Magical Mystic Sets Scene for Study of Colonial Seafarers

The fifth grade class spent time learning more about how colonial America’s seafaring past shaped life today when they took a recent overnight trip to Mystic, Conn. This annual event started with a visit to Mystic Seaport, a maritime museum that has been painstakingly preserved from its days as a whaling port in the 1800s.

Under the kind of sunny skies that any sailor can appreciate, the boys explored the shipyard and waterfront where they climbed aboard historic landmark vessels, including the Charles W. Morgan, the last wooden whaleship in the world. They also viewed the seaport from the vantage point of a 25-foot motorboat – a popular type of vessel in the decade before World War I – as they cruised the waterways. Such experiences help to inform the boys’ study of the Age of Exploration, which will conclude with the building of their own Portuguese Caravel model later in the school year.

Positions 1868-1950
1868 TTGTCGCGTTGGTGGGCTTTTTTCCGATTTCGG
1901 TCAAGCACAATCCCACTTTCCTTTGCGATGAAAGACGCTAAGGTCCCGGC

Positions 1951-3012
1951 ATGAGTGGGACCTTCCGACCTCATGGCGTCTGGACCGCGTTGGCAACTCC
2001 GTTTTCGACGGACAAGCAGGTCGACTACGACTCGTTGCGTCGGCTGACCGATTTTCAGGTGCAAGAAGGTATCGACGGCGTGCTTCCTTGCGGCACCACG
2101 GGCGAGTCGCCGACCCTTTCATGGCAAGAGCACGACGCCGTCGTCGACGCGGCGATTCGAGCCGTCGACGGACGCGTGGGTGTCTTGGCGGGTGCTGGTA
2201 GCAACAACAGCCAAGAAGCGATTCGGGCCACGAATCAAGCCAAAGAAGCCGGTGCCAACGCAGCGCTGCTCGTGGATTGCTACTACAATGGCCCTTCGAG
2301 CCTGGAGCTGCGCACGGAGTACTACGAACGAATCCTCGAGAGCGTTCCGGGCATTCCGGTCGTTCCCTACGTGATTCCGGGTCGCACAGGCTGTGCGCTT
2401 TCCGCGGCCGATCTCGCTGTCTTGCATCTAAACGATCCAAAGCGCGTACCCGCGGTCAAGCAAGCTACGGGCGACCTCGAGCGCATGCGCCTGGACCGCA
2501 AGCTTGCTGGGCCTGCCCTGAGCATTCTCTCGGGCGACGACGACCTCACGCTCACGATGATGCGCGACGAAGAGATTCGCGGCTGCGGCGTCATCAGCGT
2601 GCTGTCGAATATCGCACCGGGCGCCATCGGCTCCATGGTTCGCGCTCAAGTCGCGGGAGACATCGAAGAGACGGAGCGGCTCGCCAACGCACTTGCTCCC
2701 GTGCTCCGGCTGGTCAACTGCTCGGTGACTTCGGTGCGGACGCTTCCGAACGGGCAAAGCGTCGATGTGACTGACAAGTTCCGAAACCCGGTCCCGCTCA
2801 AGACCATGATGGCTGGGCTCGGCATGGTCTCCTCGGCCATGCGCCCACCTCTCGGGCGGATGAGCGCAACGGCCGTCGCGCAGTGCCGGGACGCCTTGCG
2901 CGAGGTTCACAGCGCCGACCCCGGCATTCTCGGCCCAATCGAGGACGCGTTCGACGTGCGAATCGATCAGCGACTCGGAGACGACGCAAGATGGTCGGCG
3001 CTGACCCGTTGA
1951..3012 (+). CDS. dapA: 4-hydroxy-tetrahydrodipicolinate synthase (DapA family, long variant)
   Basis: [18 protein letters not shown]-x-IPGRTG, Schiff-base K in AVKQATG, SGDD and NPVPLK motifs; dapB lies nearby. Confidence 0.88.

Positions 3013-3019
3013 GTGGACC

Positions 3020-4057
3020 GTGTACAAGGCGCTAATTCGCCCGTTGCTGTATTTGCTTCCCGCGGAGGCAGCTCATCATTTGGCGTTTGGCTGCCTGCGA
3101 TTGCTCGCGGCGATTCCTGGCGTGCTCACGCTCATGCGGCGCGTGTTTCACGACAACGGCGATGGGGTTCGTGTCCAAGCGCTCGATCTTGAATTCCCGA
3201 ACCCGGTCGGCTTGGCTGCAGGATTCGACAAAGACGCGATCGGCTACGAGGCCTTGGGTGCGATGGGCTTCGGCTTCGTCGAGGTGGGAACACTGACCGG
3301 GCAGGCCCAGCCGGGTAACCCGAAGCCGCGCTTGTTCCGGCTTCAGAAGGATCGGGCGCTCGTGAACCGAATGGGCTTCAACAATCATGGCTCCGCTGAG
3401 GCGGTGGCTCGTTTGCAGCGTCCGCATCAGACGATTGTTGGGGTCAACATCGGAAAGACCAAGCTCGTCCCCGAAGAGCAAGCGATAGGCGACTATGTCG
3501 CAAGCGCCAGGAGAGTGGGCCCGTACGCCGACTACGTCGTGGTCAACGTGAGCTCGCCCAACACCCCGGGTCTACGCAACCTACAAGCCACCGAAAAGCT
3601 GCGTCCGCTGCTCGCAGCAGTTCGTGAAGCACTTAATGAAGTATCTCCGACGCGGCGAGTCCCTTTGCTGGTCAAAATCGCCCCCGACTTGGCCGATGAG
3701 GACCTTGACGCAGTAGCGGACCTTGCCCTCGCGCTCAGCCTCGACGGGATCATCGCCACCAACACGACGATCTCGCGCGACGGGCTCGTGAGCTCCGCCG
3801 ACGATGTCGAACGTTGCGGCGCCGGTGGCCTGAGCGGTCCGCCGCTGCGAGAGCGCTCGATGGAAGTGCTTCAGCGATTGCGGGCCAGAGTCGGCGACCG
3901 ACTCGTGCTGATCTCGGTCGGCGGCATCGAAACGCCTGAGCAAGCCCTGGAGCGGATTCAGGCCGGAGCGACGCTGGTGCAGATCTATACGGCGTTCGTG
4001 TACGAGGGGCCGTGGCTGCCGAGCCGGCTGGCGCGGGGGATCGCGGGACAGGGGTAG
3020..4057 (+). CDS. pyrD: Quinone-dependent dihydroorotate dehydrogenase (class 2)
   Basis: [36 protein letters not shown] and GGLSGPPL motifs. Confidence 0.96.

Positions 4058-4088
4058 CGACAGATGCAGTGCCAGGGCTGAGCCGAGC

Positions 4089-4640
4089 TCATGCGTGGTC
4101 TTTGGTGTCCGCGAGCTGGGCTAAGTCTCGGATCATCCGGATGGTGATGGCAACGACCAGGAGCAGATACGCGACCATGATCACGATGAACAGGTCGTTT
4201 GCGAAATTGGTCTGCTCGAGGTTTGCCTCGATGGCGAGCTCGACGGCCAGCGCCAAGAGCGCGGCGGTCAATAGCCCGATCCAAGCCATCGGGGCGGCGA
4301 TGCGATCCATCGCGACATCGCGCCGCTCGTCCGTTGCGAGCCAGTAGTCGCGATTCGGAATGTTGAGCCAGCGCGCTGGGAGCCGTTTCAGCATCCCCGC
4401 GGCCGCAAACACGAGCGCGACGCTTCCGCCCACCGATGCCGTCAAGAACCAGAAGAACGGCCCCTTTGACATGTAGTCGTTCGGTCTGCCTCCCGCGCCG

The second destination on their September trip was Mystic Aquarium, the only New England facility with beluga whales. The boys enjoyed an afternoon show featuring Steller sea lions, interacted with stingless stingrays, and were mesmerized by the African penguins exhibit.

The final stop on the Mystic tour was the Mashantucket Pequot Museum. There the boys viewed the life of pre-colonial era Native Americans at close quarters, taking in details of tools, practices and social structures that will inform their social studies curriculum at Browning.

New Head of Middle School Danielle Passno commented on her trip with the boys: "I was so impressed with the enthusiasm the boys had for all the activities we did while on the Grade Five trip. They made the most of every opportunity presented, and they also made us proud with how they carried themselves throughout the trip. It was a wonderful adventure full of learning and class bonding."